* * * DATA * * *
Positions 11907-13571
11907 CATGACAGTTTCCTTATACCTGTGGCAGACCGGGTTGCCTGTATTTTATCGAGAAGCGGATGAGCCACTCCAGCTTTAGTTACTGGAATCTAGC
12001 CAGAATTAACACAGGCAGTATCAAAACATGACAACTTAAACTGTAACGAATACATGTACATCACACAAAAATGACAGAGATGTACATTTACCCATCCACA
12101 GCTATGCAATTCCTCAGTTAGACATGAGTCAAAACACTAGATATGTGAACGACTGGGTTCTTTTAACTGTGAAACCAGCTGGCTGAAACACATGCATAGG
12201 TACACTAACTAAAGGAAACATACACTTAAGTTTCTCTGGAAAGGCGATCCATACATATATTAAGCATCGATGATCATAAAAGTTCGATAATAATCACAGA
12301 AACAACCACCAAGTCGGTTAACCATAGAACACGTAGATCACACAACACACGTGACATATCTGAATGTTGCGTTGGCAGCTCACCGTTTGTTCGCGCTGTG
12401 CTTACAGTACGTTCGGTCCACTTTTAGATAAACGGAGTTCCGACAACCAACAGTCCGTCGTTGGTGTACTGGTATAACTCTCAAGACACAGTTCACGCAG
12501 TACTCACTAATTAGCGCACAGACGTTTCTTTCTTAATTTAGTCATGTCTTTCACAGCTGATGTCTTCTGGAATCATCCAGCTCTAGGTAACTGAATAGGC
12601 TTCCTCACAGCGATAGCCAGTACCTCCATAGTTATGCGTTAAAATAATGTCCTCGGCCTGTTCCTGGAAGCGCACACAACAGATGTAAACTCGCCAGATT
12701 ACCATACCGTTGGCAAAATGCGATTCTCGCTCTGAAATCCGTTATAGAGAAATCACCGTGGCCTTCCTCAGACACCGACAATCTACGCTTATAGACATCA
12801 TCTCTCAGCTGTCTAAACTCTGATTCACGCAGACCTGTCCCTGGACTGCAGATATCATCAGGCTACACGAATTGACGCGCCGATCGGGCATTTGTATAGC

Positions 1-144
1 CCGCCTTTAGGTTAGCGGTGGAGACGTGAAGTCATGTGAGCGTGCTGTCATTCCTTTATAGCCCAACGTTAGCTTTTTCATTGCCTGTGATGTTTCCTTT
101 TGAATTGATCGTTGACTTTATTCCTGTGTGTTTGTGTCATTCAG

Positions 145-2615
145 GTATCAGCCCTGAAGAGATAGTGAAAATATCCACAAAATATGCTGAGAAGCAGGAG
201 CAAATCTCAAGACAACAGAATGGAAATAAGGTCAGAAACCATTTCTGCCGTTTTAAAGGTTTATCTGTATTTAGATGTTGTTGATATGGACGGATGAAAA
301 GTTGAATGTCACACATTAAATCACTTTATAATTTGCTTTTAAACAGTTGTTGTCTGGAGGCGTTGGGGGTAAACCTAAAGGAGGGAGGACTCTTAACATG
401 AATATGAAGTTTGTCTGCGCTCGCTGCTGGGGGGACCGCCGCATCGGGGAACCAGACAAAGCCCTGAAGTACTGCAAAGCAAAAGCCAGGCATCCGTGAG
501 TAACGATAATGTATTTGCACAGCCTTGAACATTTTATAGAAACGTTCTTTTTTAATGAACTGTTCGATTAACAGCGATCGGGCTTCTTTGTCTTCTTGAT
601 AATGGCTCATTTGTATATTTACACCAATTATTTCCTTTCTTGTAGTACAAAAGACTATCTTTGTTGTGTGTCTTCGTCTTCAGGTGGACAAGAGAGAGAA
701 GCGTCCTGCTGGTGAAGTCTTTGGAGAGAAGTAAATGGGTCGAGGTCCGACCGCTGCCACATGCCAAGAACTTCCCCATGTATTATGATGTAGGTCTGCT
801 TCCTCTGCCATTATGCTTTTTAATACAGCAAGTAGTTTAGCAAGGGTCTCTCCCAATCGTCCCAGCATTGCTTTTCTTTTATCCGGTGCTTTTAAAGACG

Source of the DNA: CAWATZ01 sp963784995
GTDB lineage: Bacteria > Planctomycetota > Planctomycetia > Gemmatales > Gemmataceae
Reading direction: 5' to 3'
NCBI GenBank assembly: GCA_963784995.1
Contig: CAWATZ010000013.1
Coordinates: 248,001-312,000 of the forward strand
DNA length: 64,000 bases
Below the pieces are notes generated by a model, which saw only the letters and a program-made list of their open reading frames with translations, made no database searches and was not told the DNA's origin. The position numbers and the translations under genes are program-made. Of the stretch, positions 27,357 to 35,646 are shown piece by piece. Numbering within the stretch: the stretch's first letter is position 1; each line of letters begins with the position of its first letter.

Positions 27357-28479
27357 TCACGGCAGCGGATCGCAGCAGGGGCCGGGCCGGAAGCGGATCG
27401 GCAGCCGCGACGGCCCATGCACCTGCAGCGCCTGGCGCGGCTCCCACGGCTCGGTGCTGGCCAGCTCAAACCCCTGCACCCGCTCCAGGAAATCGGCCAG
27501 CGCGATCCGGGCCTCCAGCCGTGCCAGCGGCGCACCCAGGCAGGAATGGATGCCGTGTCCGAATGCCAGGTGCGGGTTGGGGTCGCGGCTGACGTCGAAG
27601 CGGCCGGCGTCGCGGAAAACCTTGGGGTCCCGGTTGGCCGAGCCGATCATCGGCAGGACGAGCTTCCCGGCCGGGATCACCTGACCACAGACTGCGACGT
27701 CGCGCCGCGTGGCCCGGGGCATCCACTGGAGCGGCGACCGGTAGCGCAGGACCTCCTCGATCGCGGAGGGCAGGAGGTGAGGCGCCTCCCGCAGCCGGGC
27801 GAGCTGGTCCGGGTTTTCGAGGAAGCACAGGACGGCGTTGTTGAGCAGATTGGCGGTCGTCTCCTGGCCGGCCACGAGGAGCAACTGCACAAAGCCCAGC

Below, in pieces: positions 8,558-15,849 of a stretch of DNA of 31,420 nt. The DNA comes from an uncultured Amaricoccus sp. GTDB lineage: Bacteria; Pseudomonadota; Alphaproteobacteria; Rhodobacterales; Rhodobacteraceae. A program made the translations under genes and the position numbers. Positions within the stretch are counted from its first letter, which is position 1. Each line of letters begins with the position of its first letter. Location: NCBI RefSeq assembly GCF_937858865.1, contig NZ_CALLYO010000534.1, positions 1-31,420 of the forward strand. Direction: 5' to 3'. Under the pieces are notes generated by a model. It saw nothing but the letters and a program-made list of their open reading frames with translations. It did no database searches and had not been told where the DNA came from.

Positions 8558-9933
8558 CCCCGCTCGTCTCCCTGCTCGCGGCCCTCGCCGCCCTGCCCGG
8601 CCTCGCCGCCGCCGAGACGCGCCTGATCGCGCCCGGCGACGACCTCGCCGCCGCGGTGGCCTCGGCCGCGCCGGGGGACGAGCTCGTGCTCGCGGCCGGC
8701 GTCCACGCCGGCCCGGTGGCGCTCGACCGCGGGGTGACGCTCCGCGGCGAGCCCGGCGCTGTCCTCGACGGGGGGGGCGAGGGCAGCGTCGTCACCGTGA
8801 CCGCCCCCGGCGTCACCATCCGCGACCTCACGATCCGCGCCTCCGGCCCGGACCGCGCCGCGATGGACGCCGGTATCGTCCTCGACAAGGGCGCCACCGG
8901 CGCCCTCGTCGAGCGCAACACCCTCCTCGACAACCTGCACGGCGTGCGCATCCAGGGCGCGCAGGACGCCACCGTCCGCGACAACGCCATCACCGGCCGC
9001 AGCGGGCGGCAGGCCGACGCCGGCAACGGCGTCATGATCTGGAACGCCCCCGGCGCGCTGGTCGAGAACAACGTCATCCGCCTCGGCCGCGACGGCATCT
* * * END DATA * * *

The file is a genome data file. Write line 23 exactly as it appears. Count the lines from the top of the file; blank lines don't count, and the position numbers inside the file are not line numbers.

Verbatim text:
801 TCCTCTGCCATTATGCTTTTTAATACAGCAAGTAGTTTAGCAAGGGTCTCTCCCAATCGTCCCAGCATTGCTTTTCTTTTATCCGGTGCTTTTAAAGACG